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Sushi News #39, February 2005
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Note: There were no December or January editions of Austin Sushi News!
The third downtown sushi venue (after Kenichi and Uchi) in the short pantheon of recent high-budget sushi bar openings, Maiko brings its own style and spin to the enlightened activity of seafood manipulation.
Designed by Michael Hsu, under the auspices of Dick Clark Architecture (Hsu's solo projects include Oslo and Uchi), Maiko will have both a contemporary Japanese sushi bar on one side, and a full booze bar on the other side (separated by a wall) with the potential for late-nite DJ action on the bar side. We've got the artist rendering of the sushi side here and the bar side here.
The food offerings will lean heavily toward contemporary Japanese cooking as opposed to fusion, according to Maiko's sushi consultant Seiju Onami. The main difference being that the vast majority of ingredients in contemporary Japanese cooking are, well, Japanese ingredients. As an example, Onami notes that a fusion-style risotto would typically use cream and arboreal rice while a contemporary Japanese version would use soy milk and koshi hikari (a sweet short-grained rice).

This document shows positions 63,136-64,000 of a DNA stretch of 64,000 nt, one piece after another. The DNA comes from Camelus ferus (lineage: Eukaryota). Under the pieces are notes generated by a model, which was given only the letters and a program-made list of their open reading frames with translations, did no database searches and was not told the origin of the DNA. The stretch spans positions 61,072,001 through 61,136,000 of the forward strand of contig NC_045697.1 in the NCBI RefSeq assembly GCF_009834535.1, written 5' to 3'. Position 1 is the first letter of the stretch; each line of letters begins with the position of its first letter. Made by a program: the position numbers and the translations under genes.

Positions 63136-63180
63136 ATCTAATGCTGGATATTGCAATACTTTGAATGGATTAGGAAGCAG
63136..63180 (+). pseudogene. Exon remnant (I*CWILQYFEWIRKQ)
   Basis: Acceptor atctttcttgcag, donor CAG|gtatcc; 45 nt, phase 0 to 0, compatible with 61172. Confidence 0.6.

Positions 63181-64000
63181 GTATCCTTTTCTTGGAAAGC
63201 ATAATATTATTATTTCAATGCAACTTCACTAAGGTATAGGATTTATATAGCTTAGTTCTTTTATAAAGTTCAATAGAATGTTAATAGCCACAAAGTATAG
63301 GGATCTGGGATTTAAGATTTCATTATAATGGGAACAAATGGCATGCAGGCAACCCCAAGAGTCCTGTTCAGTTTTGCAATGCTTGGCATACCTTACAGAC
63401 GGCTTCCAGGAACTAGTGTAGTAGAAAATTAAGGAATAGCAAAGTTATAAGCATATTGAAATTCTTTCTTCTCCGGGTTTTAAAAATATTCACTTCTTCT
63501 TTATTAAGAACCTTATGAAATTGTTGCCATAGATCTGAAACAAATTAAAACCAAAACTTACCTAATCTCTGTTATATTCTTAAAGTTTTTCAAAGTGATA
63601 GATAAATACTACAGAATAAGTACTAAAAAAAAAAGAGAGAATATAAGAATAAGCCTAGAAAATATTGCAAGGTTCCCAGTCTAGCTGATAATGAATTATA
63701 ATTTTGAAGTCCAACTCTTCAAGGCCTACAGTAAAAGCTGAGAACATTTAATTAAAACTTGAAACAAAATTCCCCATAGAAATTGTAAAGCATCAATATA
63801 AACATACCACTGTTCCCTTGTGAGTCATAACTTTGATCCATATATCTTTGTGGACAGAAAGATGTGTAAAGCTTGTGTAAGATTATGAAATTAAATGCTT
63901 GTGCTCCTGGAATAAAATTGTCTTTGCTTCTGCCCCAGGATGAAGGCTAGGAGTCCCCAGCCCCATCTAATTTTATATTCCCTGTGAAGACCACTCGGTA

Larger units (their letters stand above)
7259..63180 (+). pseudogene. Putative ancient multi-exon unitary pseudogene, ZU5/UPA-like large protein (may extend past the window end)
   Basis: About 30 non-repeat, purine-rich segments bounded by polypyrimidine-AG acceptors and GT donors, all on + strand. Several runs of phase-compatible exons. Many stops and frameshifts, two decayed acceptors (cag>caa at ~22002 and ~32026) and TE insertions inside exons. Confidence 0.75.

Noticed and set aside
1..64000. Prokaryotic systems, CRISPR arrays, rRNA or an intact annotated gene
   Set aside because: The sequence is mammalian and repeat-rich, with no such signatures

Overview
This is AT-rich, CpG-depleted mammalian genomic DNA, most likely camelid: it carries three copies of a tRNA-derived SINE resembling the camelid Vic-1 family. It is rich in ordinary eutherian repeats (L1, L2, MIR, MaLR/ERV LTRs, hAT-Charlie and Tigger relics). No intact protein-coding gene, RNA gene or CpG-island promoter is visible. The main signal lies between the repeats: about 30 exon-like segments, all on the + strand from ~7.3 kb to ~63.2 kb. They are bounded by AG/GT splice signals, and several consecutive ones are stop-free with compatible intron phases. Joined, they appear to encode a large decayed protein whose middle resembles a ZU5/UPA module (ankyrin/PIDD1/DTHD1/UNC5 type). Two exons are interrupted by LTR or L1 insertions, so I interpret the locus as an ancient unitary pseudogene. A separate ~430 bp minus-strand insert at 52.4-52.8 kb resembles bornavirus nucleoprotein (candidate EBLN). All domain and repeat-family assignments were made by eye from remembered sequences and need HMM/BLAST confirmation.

The sushi menu will have typical American sushi bar sushi, but Onami will try to introduce more edomae sushi (Tokyo style sushi) which involves more curing and marinating of the fish. At most American sushi bars, you can only get tuna served raw, and possibly seared, notes Onami. Tokyo style tuna is offered raw, zuke (marinated in sake and tamari soy sauce for two hours), tataki (seared), and aburi (lightly cooked).
The expected opening is the weekend of February 19th (but it could be a bit later).
$40 tickets are still available (takai desu ne?) for the Alamo Drafthouse Cinema blowout on Wednesday, March 9th, at 7pm. This is the gig of the century for lovers of fine Japanese food and cinema. Whilst enjoying the brand new Alamo South Lamar Theatre (yappari!), with its stadium seating and state-of-the-art sound and visuals, you'll feast your eyes and ears on a restored 35mm print of Rashomon, the landmark film by Akira Kurosawa that won the 1950 Academy Award for Best Foreign Film. Meanwhile, at certain times during the movie, you'll be treated to a novel banquet course courtesy of Austin's uber sushi bar, Uchi.
Are you going? Mochiron!
Proceeds from the event benefit the Capital Area Food Bank
Alamo South Lamar
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